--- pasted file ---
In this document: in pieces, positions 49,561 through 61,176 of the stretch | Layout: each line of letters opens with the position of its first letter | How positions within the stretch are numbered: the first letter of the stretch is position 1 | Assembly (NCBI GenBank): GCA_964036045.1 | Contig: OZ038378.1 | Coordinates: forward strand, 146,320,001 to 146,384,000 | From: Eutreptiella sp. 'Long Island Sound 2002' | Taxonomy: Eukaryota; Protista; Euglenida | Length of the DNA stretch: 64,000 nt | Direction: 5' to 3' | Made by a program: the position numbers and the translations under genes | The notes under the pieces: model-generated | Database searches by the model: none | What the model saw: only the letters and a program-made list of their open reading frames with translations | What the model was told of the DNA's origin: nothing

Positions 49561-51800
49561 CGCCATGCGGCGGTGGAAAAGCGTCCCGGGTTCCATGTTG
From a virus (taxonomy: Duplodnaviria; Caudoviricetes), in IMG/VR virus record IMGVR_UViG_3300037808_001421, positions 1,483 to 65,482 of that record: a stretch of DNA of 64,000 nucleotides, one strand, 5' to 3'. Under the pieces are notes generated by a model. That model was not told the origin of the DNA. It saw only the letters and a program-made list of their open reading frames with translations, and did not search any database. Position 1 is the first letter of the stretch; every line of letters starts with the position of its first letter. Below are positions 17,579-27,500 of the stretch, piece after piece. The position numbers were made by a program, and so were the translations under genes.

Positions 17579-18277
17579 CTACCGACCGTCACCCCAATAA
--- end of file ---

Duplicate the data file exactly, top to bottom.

In this document: in pieces, positions 49,561 through 61,176 of the stretch | Layout: each line of letters opens with the position of its first letter | How positions within the stretch are numbered: the first letter of the stretch is position 1 | Assembly (NCBI GenBank): GCA_964036045.1 | Contig: OZ038378.1 | Coordinates: forward strand, 146,320,001 to 146,384,000 | From: Eutreptiella sp. 'Long Island Sound 2002' | Taxonomy: Eukaryota; Protista; Euglenida | Length of the DNA stretch: 64,000 nt | Direction: 5' to 3' | Made by a program: the position numbers and the translations under genes | The notes under the pieces: model-generated | Database searches by the model: none | What the model saw: only the letters and a program-made list of their open reading frames with translations | What the model was told of the DNA's origin: nothing

Positions 49561-51800
49561 CGCCATGCGGCGGTGGAAAAGCGTCCCGGGTTCCATGTTG
From a virus (taxonomy: Duplodnaviria; Caudoviricetes), in IMG/VR virus record IMGVR_UViG_3300037808_001421, positions 1,483 to 65,482 of that record: a stretch of DNA of 64,000 nucleotides, one strand, 5' to 3'. Under the pieces are notes generated by a model. That model was not told the origin of the DNA. It saw only the letters and a program-made list of their open reading frames with translations, and did not search any database. Position 1 is the first letter of the stretch; every line of letters starts with the position of its first letter. Below are positions 17,579-27,500 of the stretch, piece after piece. The position numbers were made by a program, and so were the translations under genes.

Positions 17579-18277
17579 CTACCGACCGTCACCCCAATAA